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Buffa: Jack Flaherty is proof that everything works out for the best

The worries you have about Wainwright and Miles Mikolas are solved by arms like Flaherty and Reyes.
Credit: Steve Mitchell
Mar 15, 2018; Jupiter, FL, USA; St. Louis Cardinals starting pitcher Jack Flaherty (32) delivers a pitch against the Baltimore Orioles during a spring training game at Roger Dean Stadium. Mandatory Credit: Steve Mitchell-USA TODAY Sports

There was a time when I didn't mind trading Jack Flaherty. No, I wasn't drunk or taken too many hits to the head that evening. It was a simple case of naive observation, but thanks to a couple people and weeks of baseball brain re-routing, I am in better spirits.

The St. Louis Cardinals can't trade Flaherty. They just can't do it. It would be like Tom Cruise telling you there was doom in a pool-stick case and you agreed to give it away. Bad ideas live on the same mountain as trading Jack Flaherty, who has a name like belongs in an Indiana Jones movie, but will live on a mound for the next decade wearing Cardinal Red instead.

First, thanks Joe Schwarz. He used to write for Viva El Birdos and now splits his words between Birds on the Black and The Athletic. The South City native wrote a piece every sportswriter in the country will be referencing this summer when Flaherty is reminding hitters why the cartilage in their knee is important. He Schwarz introduced pitch tunneling to the world this spring. Flaherty doesn't even understand it yet, but the breakdown is simple if you don't think about it too hard. A pitcher can be be a true magician and disguise a pitch to the point of no return for a hitter by throwing it in a particular sequence with another pitch.

According to Schwarz, Flaherty can throw a fastball and slider back-to-back, and a hitter will be hamstrung in an effort to make good contact. Think about a chess player drawing up 3-4 moves ahead in a game, leaving the opponent to step right into a trap. While I probably failed in making pitch tunneling sound sexy, you get the point. Flaherty is wicked and is only starting to pop the trunk on his repertoire.

Did I mention he's only 22 years old? Some in St. Louis don't know his name because he is preceded by a guy named Alex Reyes, an arm who could make or break the 2018 season. Before Reyes made his debut in 2016, he was the top pitching prospect for the Cardinals. Luke Weaver showed up, while Austin Gomber and Dakota Hudson await the call. Flaherty's teaser in 2017 didn't do him any favors with the short-attention span crowd.

In five starts and 21.1 innings pitched, Flaherty was lit up like a Christmas tree, compiling a 6.33 ERA and allowing more hits and finding more trouble than he had the rest of the season. Let's put it this way. Flaherty's 15 runs allowed in his brief Major League debut was higher than the amount given up in Springfield (10) in triple the amount of innings pitched (63.1). However, the slider was the takeaway.

A slider that, according to Schwarz, had a whiff rate of 28.7 percent. You read that right, but let me break it down for you. Out of the total amount of times Flaherty threw the slider, nearly 29% saw the hitter swing and miss. It doesn't mean the hitter was caught looking or fouled it off. They missed it entirely.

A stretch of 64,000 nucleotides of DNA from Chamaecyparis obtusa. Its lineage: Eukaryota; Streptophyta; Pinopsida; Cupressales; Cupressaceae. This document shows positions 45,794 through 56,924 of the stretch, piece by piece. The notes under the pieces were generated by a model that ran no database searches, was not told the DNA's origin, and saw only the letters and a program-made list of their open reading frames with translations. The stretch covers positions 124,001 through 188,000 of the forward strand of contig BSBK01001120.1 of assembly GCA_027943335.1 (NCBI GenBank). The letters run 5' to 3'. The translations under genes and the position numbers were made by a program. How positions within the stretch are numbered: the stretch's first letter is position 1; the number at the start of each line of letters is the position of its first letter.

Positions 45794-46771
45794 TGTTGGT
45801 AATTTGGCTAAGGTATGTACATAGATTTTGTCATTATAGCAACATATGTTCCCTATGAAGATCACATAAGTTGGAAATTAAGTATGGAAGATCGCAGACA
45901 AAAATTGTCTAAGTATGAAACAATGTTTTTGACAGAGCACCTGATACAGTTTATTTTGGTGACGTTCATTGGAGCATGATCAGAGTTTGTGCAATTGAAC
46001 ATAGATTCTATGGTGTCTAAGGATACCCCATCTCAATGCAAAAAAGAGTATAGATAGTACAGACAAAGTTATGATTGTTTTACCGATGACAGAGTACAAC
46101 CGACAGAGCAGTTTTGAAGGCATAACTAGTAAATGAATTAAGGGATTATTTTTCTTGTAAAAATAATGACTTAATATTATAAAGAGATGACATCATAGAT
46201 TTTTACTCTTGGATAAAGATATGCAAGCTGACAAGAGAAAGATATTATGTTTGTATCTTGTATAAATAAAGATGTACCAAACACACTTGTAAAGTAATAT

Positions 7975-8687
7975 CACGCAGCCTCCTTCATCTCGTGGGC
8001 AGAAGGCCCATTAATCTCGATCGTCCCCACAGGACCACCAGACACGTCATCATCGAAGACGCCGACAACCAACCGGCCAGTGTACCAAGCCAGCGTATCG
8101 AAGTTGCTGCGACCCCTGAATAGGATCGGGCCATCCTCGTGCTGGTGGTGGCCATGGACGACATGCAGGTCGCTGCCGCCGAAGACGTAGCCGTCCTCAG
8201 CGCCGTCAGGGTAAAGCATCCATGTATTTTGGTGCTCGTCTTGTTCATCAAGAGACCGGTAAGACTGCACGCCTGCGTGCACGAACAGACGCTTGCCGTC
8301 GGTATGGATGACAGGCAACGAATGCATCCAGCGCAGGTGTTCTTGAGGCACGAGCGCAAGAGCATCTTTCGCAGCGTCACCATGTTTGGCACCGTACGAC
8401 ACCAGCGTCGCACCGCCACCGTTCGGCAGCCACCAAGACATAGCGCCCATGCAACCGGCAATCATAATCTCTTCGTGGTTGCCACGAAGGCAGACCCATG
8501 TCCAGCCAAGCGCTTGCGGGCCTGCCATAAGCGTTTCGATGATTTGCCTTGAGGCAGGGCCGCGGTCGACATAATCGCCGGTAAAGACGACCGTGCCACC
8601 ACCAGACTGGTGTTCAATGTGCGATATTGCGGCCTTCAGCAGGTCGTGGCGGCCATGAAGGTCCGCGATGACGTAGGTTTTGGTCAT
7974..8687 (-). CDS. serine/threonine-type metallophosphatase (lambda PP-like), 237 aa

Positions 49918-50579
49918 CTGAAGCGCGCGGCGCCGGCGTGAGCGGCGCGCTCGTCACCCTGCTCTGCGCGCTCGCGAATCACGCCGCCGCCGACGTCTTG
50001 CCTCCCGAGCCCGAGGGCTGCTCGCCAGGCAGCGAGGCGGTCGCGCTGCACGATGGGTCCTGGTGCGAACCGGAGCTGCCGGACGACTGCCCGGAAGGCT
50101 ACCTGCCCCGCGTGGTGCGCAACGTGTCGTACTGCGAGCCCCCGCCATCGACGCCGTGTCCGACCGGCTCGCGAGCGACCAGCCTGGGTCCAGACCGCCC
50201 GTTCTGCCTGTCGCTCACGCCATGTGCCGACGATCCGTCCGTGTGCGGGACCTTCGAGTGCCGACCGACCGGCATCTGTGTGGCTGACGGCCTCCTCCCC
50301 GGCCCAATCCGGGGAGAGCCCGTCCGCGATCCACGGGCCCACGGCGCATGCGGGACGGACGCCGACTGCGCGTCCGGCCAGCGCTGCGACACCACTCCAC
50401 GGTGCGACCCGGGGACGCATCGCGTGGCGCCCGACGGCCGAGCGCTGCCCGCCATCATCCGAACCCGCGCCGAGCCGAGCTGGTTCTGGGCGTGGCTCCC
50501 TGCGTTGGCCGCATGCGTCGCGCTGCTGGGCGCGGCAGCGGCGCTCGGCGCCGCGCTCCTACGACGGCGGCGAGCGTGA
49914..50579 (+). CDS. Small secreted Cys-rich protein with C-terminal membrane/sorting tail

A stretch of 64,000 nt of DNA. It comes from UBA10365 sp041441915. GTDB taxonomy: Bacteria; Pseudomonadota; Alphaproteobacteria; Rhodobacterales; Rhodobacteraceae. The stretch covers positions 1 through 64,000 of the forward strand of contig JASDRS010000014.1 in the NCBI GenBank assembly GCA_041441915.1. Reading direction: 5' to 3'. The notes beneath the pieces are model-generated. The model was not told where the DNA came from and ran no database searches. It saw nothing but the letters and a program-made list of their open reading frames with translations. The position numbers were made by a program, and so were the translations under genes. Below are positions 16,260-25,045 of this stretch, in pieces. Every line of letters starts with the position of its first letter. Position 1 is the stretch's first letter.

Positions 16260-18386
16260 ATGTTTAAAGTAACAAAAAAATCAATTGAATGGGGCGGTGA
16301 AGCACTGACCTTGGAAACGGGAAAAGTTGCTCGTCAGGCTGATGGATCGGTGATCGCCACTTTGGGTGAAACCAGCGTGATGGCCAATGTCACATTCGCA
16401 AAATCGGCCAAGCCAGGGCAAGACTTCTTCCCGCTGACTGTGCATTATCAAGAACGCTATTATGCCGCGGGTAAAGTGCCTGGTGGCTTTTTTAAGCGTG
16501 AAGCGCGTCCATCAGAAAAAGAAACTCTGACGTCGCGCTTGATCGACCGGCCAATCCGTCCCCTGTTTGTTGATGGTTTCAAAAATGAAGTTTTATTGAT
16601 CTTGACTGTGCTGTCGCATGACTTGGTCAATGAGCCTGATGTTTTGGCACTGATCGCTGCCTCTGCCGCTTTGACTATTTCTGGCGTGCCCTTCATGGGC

Second, I want to say thanks to Flaherty himself. Sometimes, pitchers get rocked and never come back. They struggle for a couple years and lose a few green seasons, or years where their age carried as much value as their arm. Flaherty has come out this spring and sharpened the arsenal. Don't mind the ERA which only tabulates data from four starts. Look at the 4-1 strikeout to walk ratio and the low WHIP. He's a guy who just needs an outlet.

Enter Adam Wainwright's hamstring. The 36-year-old veteran's spring was hopeful. Hint: it was going better than Flaherty's overall. Then again, Cardinals fans have been down this road for two years now. Wainwright carrying success into the regular season was far from a sure thing, so his injury allows a young gun like Flaherty to show us what he's got, wiping away a rough 2017 debut. Wainwright will be back, but Flaherty will do everything he can to stick around.

He still has a lot to learn. While the slider is deadly and the fastball is juicy, Flaherty has to craft an understanding of how to combine his pitches in order to get consistent outs against big league hitters. There's an intersection that combines confidence, promise, and ability, and Flaherty has to find that spot in order to reach his potential. If he's right, the 2018 season looks better. If he needs more time in Memphis (he had 15 starts there in 2017), then it resets to normal. Watching where Flaherty sets the normal bar at will be fun. Factor in the arrival of Mike Maddux as pitching coach, and the fun goes off the wall.

Flaherty is proof that everything works out for the best. Injuries shouldn't be wished upon no one, but there was trepidation among fans that Wainwright was going to be a liability this season. Now, that bittersweet end gets delayed a few weeks. This way, Flaherty gets to rewrite his MLB debut and show us what the future holds. The worries you have about Wainwright and Miles Mikolas are solved by arms like Flaherty and Reyes.

Thanks Joe and Jack. You reminded me that some assets aren't expendable, no matter how lovely the return. Back in November and December, I was all for trading Flaherty for Giancarlo Stanton, Josh Donaldson, or Manny Machado.

Today, I'm not sure I would include the kid. He's 22 and in the words of Al Pacino's Frank Slade, Flaherty is just getting warmed up. HOOHAAA!

As Sansa Stark would say, sometimes it takes me a bit to learn, but in the end, I do learn. Jack Flaherty isn't going anywhere. He simply can't.

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